By David Brown, Stratcann, May 13, 2021 A First Nations-owned cannabis producer in Ontario has expanded its distribution to First Nations retailers in BC this week. The products, grown by Seven Leaf, a Health Canada licensed producer operating in the First Nation territory of Akwesasne, are being shipped following a release…
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A manager at Green Chief Naturals, licensed to operate by the Mohawk Council of Akwesasne, confirms that they began carrying two varieties of dried cannabis from Seven Leaf on Friday, April 23. This appears to represent the first product from a federally licensed cannabis producer being sold in a retail location not authorized by a provincial cannabis authority, but instead by local First Nations authorities.
First Nation cannabis producers and retailers may find themselves on much surer footing as cannabis trading on traditional lands gains a strong defence through sections 25 and 35 of the ‘Constitution Act, 1982,’ according to the man who literally wrote those sections in the constitution.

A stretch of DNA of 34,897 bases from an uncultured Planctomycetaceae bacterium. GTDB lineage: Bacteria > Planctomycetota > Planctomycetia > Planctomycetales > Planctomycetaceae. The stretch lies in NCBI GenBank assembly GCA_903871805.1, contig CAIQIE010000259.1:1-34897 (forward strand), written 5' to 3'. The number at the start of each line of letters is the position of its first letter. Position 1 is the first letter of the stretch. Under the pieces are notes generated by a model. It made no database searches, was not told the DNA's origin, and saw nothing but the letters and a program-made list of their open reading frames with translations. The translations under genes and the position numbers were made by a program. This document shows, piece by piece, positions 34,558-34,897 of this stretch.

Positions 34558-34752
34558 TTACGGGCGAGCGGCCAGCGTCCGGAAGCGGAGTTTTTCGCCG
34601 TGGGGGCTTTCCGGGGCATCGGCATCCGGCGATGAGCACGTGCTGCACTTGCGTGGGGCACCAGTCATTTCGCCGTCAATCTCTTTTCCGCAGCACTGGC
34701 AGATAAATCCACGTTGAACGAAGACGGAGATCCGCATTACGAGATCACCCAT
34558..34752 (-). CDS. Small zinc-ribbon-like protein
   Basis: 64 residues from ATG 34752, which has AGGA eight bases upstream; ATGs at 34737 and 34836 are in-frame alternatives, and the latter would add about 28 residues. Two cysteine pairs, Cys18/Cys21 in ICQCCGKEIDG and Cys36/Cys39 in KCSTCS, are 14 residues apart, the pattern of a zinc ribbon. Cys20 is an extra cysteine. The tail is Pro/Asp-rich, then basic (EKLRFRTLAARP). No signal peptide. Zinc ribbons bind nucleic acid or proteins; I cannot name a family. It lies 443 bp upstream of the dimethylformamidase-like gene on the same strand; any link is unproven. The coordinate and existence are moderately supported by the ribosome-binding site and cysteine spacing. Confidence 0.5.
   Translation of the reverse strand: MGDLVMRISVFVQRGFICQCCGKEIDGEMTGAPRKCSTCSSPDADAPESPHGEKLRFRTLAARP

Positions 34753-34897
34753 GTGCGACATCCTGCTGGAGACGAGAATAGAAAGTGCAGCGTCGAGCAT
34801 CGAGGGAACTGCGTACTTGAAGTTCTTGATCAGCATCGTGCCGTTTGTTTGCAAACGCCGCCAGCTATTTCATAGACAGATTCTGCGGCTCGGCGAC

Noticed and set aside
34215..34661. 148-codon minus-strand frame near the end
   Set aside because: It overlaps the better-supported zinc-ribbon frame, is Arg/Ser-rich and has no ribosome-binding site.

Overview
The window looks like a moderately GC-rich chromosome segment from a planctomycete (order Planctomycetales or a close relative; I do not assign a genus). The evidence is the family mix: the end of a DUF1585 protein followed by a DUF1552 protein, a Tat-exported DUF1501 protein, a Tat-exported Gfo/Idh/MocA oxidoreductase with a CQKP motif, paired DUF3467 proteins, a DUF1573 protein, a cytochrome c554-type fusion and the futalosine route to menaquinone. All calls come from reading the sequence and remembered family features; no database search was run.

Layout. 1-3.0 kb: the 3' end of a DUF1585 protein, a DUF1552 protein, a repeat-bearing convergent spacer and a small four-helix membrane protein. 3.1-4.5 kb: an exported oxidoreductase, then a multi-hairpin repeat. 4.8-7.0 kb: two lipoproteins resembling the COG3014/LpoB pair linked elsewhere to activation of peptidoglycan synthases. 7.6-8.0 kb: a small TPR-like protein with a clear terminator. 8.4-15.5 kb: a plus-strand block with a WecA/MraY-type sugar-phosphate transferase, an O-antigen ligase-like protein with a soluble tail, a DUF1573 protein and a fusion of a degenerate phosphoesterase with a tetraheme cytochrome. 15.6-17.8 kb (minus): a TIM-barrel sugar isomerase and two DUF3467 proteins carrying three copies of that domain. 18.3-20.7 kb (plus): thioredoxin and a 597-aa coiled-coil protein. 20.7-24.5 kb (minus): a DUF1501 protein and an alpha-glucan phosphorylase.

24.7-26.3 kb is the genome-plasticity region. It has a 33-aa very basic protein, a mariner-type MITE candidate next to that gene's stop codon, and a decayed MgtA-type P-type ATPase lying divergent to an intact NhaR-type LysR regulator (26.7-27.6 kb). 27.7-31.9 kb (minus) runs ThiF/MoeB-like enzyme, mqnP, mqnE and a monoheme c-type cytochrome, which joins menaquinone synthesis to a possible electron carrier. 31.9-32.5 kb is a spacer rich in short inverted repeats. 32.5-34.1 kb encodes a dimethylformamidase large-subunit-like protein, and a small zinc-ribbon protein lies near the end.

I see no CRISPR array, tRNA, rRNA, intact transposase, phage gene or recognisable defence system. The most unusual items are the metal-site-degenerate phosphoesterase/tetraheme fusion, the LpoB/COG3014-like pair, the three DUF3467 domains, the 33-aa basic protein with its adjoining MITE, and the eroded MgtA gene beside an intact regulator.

The one-year anniversary of the legalization of cannabis in Canada marks the launch the third edition of Growth and Prosperity: Indigenous Hemp and Cannabis Magazine.
a former police chief on the Mohawk territory of Akwesasne, chuckled when asked if he thought he would have trouble finding customers when his first batch of cannabis is ready for sale around summertime.
Akwesasne, Ontario-based Seven Leaf – which is also the first fully indigenous-owned and -operated licensed producer – is in the process of growing its first harvest for Health Canada approval.
in Akwesasne Mohawk Territory—and former police chief Lewis Mitchell was getting a far more preferable directive from the feds. After a four-year application process, his company Seven Leaf, had finally been given the go-ahead to cultivate cannabis.
The first Indigenous owned and operated medical cannabis producer gets licensed by Health Canada. Seven Leaf of Akwesasne, Ont. will soon start growing medical marijuana in it’s on-reserve facility.
Some dispensaries in Akwesasne will have their legal Canadian pot delivered by boat to avoid bringing it through the U.S. where it remains very much illegal, but despite the unique geographical challenges, the reserve is poised to become a significant player in Canada’s pot industry.
Cannabis count: Who’s in and who’s not in Indigenous country? all about the new economic, political and cultural landscape unfolding in the wake of cannabis’ legalization in Canada, information about how Indigenous communities were reacting